The analysis of a series of 1,225 cases of reflux esophagitis shows the serious nature of this condition. A liberal use of antireflux operations therefore seems justified. Extensive columnar metaplasia of the distal esophagus, or columnar-lined lower esophagus (CLLE), represents a late irreversible stage of reflux esophagitis. Repeated esophagoscopies demonstrate the acquired nature of the lesion. It is caused by the progressive healing, from below upward, of peptic ulcerations on the squamous epithelium by metaplasia of columnar mucosa. Antireflux operations stop the progressive ascent of heterotopic epithelium and thus stabilize reflux esophagitis and cure complications such as ulcerations and strictures. The premalignant character of this condition is established by a 10 per cent incidence of adenocarcinomas in a series of 140 cases of extensive columnar metaplasia. The transition toward malignancy seems to be irreversible and cannot be arrested by an antireflux operation. Therefore, repeated esophagoscopic controls and biopsies are an absolute necessity in all cases of extensive columnar metaplasia, even after cure of active reflux esophagitis by Nissen fundoplication.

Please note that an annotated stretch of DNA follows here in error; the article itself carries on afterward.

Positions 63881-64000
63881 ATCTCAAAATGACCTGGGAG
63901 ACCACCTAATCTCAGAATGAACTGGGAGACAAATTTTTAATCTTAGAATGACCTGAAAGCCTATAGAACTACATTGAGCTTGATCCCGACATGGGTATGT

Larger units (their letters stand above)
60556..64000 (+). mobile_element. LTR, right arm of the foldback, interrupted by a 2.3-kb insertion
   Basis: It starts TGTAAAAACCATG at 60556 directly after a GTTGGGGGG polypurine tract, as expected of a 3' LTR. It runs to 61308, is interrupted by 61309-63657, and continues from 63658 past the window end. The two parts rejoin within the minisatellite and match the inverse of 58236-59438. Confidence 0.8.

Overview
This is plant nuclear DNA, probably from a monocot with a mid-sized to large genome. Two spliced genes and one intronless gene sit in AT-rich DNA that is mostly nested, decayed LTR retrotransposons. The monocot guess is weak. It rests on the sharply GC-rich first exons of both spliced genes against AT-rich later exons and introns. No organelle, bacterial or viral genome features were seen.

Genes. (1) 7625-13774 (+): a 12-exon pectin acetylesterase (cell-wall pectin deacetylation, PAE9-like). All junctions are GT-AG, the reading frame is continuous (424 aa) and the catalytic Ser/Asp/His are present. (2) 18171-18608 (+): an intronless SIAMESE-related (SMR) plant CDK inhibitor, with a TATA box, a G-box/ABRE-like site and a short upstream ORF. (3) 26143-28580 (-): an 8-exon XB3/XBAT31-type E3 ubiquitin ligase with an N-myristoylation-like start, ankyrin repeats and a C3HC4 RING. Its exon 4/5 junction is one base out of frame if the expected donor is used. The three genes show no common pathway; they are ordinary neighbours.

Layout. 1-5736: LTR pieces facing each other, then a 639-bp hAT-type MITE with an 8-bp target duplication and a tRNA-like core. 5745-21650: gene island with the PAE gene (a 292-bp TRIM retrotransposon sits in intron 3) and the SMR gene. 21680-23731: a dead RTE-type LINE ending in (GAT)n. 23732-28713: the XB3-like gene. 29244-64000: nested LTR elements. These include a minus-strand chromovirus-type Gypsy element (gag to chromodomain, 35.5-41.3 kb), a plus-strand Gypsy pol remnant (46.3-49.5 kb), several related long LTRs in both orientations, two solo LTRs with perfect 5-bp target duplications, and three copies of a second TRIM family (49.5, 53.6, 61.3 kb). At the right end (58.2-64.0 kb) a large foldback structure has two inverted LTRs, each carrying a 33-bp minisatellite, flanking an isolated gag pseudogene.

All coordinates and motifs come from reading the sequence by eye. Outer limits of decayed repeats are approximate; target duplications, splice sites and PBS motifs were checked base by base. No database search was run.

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6/59. Barrett's esophagus and reflux esophagitis: is there a missing link?

    OBJECTIVES: Barrett's esophagus (BE) is associated with esophageal reflux. The development stage of BE is not well described. Epidemiological evidence indicates that the columnar epithelium in BE is acquired and reaches its full length rapidly. We tested the hypothesis that BE might result from direct replacement of erosions in reflux esophagitis (RE). methods: At endoscopy, we compared the length and distribution of esophageal erosions in 50 patients with RE with the length and distribution of columnar epithelium in 50 patients with BE. RESULTS: The median length of erosions in RE was 2 cm, less than the median length of columnar epithelium in BE, 5 cm (p < 0.001). Erosions in RE were usually multiple and scattered, involving the entire circumference of the esophagus in only 10% of cases, but circumferential involvement by columnar epithelium was found in 68% of BE cases (p < 0.001). Circumferential involvement, 3 cm or longer, was found in 0% of cases of RE versus 56% of BE cases (p < 0.001). Two patients without RE or BE had large areas of epithelial loss of uncertain etiology. CONCLUSIONS: The length and distribution of erosions in RE differ greatly from the length and distribution of columnar epithelium in BE. It is unlikely that BE arises directly from areas of esophagitis. We suggest that BE may develop after loss of a long segment of squamous epithelium, with columnar replacement in the presence of continuing acid reflux.
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keywords = esophagus